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http://ssrn.com/abstract=1451123
 
 

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Breach is for Suckers


Tess Wilkinson‐Ryan


University of Pennsylvania Law School

David A. Hoffman


Temple University - James E. Beasley School of Law; Cultural Cognition Project at Yale Law School


Vanderbilt Law Review, Vol. 63, p. 1003, 2010
Temple University Legal Studies Research Paper No. 2009-33

Abstract:     
This paper presents results from three experiments offering evidence that parties see breach of contract as a form of exploitation, making disappointed promisees into “suckers.” In psychology, being a sucker turns on a three-part definition: betrayal, inequity, and intention. We used web-based questionnaires to test the effect of each of the three factors separately. Our results support the hypothesis that when breach of contract cues an exploitation schema, people become angry, offended, and inclined to retaliate even when retaliation is costly. This theory offers a useful advance insofar it explains why victims of breach demand more than similarly situated tort victims and why breaches to engorge gain are perceived to be more immoral than breaches to avoid loss. In general, the sucker theory provides an explanatory framework for recent experimental work showing that individuals view breach as a moral harm. We describe the implications of this theory for doctrinal problems like liquidated damages, willful breach, and promissory estoppel, and we suggest an agenda for further research.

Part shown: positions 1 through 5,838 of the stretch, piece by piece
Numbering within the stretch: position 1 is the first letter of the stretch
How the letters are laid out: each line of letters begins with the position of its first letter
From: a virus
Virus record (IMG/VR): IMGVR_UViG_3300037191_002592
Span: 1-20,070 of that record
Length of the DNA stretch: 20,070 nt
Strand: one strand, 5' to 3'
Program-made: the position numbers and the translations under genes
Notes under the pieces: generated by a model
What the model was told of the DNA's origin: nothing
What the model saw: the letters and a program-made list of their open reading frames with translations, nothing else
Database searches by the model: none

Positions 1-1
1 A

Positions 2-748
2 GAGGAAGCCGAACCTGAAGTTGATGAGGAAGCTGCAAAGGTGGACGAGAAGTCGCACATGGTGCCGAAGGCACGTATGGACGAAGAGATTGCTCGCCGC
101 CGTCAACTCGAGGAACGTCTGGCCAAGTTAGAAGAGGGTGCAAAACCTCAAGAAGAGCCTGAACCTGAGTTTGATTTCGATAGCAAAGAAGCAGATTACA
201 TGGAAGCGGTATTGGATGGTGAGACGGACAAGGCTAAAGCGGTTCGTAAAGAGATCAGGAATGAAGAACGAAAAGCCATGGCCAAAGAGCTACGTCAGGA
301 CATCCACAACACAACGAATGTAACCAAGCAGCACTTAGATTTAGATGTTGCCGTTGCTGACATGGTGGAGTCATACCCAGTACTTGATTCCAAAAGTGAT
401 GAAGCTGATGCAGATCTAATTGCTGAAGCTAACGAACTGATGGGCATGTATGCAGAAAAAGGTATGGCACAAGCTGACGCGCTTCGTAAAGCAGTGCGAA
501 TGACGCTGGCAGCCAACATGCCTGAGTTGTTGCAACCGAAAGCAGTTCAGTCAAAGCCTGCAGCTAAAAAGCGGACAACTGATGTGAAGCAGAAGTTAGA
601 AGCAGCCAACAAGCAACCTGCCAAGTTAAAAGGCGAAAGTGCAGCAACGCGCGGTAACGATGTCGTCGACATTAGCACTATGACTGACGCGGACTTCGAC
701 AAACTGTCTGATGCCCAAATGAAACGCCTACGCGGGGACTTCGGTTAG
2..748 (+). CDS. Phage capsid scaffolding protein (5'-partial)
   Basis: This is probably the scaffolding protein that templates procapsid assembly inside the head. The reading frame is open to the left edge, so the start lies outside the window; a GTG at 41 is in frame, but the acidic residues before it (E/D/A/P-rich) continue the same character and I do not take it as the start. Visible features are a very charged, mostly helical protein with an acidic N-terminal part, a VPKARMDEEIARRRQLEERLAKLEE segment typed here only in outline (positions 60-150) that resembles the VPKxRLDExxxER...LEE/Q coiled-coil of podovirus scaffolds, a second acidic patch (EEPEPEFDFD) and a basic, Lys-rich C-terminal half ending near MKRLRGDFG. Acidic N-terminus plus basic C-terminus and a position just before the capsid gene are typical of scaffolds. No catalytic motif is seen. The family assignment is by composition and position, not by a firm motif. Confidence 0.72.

Number of Pages in PDF File: 43

Keywords: contracts, breach, expectation, sucker, exploitation, reciprocity, promissory estoppel, willful breach, liquidated damages

JEL Classification: K00, C91, K12

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Date posted: August 15, 2009 ; Last revised: August 22, 2010

Suggested Citation

Wilkinson‐Ryan, Tess and Hoffman, David A., Breach is for Suckers. Vanderbilt Law Review, Vol. 63, p. 1003, 2010; Temple University Legal Studies Research Paper No. 2009-33. Available at SSRN: http://ssrn.com/abstract=1451123

Contact Information

Tess Wilkinson-Ryan
University of Pennsylvania Law School ( email )
3501 Sansom Street
Philadelphia, PA 19104
United States
David A. Hoffman (Contact Author)
Temple University - James E. Beasley School of Law ( email )
1719 N. Broad Street
Philadelphia, PA 19122
United States
215-204-0612 (Phone)
Cultural Cognition Project at Yale Law School
127 Wall St
New Haven, CT 06520
United States
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